Nokia at the crossroads

Back in December, I took a look at the future of Nokia and wondered about their relevance in the mobile space. I spent several hours with them this past week in Las Vegas, here’s some thoughts.

Nokia was pretty candid about where they are in the marketplace and Sr. executives acknowledged their issues, especially in the US market. It appears they get it, which is important. It’s the first step. The question is can they execute in a timely manner. Executing against one platform strategy is hard enough. Executing against S40, Symbian and MeeGo is even harder. Harder still are three variants of Symbian. Nokia does point out that their development efforts are based on QT which means they can leverage across three platforms but that’s still a tough challenge. As it is, Symbian 3 at best brings Nokia on par with other modern platforms. Parity alone is not good enough.

The speed at which the mobile market is moving means it’s hardly game over for Nokia. Especially in light of the fact that no one platform will rule the space as Windows did on the PC. At this velocity, if the lead runners stumble it’s easy to gain ground in a short period of time. I’m not ready to change my view but I do thing with a proper strategy and execution plan Nokia can turn some of the negative inertia against them.

5 responses to “Nokia at the crossroads

  1. Why is 3 platforms for Nokia worse than anyone else. Given their marketshare and aim to serve every segment it seems more justifiable than multi platform Sony Ericsson. See also Samsung and LG which have multiple over lapping platforms.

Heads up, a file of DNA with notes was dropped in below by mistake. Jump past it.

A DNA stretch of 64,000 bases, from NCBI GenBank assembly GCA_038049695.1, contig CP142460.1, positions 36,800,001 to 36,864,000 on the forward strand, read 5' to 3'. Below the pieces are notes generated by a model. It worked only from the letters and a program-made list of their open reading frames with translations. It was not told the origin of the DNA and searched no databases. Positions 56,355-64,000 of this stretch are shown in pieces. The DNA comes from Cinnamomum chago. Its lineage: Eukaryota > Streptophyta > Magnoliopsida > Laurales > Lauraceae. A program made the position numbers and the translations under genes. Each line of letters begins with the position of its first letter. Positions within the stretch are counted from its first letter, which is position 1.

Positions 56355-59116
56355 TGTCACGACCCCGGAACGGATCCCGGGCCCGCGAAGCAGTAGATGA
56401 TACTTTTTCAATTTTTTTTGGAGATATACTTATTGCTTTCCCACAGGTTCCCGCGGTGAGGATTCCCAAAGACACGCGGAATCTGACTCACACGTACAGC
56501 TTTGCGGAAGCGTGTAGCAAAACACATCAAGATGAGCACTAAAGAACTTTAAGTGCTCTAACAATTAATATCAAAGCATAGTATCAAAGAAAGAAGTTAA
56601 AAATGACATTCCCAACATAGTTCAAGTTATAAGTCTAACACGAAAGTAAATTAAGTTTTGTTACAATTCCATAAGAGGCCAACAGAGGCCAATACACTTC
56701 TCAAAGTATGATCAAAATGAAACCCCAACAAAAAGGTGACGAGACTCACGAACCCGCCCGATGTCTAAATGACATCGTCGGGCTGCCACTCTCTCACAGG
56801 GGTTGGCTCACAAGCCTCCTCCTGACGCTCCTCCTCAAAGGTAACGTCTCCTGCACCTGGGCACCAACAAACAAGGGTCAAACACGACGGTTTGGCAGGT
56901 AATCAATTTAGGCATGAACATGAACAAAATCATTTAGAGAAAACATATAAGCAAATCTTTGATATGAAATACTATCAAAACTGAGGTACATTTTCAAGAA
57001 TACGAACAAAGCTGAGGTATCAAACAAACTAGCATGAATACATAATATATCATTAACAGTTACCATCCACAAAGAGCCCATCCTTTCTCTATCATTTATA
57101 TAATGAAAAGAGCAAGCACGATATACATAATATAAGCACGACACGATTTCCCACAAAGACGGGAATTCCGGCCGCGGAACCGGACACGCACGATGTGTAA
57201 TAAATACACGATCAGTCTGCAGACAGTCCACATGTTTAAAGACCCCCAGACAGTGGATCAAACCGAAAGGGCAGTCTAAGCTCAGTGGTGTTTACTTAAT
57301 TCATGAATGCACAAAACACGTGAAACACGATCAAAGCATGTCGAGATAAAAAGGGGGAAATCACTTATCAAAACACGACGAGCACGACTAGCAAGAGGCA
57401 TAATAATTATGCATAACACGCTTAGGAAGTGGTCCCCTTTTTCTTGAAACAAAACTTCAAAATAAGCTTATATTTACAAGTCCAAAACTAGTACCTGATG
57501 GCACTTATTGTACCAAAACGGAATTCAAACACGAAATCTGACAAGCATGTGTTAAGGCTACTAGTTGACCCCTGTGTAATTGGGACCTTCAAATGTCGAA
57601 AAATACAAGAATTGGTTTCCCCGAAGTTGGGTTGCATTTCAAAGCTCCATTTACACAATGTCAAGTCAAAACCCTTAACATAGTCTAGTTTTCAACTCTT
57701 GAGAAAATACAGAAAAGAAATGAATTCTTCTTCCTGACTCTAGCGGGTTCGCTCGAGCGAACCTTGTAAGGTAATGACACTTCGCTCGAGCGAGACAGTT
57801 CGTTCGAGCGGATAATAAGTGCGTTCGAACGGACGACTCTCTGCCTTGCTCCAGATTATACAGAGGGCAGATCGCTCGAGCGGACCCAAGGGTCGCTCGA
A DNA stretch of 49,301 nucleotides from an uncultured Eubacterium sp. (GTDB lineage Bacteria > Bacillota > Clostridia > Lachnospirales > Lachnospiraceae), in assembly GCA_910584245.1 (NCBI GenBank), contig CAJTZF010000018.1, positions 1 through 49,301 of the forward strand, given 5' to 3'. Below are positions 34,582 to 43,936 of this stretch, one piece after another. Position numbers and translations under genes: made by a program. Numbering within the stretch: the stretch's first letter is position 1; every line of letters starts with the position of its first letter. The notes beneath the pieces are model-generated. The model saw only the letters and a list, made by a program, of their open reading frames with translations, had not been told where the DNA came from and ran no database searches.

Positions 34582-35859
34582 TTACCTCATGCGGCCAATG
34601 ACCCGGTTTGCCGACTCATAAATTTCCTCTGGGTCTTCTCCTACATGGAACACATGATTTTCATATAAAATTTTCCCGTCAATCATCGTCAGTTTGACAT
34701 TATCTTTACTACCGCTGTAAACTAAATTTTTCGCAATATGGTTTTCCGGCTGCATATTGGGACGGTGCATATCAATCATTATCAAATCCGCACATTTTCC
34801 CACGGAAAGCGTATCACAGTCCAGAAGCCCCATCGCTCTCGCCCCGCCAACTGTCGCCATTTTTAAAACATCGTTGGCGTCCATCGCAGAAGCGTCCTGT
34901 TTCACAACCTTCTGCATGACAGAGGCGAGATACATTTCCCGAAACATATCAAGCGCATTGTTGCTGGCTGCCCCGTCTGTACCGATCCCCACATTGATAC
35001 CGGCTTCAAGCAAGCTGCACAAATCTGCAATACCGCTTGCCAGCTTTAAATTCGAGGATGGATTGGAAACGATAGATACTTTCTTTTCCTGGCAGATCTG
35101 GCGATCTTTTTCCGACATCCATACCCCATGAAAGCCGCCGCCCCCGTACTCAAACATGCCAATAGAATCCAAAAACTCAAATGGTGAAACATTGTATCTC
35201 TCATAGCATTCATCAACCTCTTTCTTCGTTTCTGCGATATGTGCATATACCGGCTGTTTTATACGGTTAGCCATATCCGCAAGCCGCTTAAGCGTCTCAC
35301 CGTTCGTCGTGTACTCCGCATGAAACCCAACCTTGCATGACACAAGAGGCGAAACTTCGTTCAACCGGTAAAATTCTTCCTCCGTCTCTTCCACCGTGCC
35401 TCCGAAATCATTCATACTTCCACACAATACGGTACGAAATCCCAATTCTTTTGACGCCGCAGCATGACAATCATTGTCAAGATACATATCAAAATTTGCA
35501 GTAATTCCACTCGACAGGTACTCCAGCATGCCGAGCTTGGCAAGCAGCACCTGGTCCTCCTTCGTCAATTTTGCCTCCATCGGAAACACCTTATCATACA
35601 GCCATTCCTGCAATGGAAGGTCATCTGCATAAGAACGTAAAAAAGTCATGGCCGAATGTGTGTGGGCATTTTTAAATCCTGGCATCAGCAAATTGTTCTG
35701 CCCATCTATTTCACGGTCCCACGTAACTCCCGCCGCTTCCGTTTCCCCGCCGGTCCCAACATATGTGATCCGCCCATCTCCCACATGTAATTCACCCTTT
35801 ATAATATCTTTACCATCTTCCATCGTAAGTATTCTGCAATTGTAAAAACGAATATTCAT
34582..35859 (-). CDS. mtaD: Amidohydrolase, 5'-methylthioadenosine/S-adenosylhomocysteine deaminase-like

Symbian has variants, but then it has a wider reach than anything else. If you discount non-touch there’s only one variant, two this time next year if you perceieve Symbian^4 as different.

    Android looks like it will have similar fragmentation issues between 1.6, 2.x and 3.x, so its hardly an issue to Symbian.

    Sort of suprised to not see you commenting on the open source nature – I’d have thought that there’s mor risk there given they really going the full open source root with Foundations etc and not Gatekeeping.

    I guess US is a big thing for you. Guess that depends where you’re standing.

  2. I am curious as to your thoughts why Nokia might not consider Palm’s WebOS as the better/quicker route to getting more competitive with smartphones.

    I consider them a top candidate for buy them, but they might have a huge ego issue with admitting something like WebOS is better than their MeeGo OS. Symbian is a legacy OS which simply doesn’t appear to have the foundation to support smartphone capabilities.

  3. Almost everyone makes the mistake of thinking that the user interface IS the operating system. Certainly the interface is what the user sees and understands, but it’s only the tip of the iceberg in terms of value of the platform investment. Look under the hood and you soon realize that Symbian OS is THE most advanced of the mobile OS’s… the richness of the interfaces, the abstraction of the OS servers and app engines… power management… multitasking… security… realtime support (permitting low cost, single core devices)… detail and consistency of developer APIs. S60 is a UI layer on top of the OS and the Symbian has had many, radically different UI’s. The first touch UI I used on Symbian was over 10 years ago.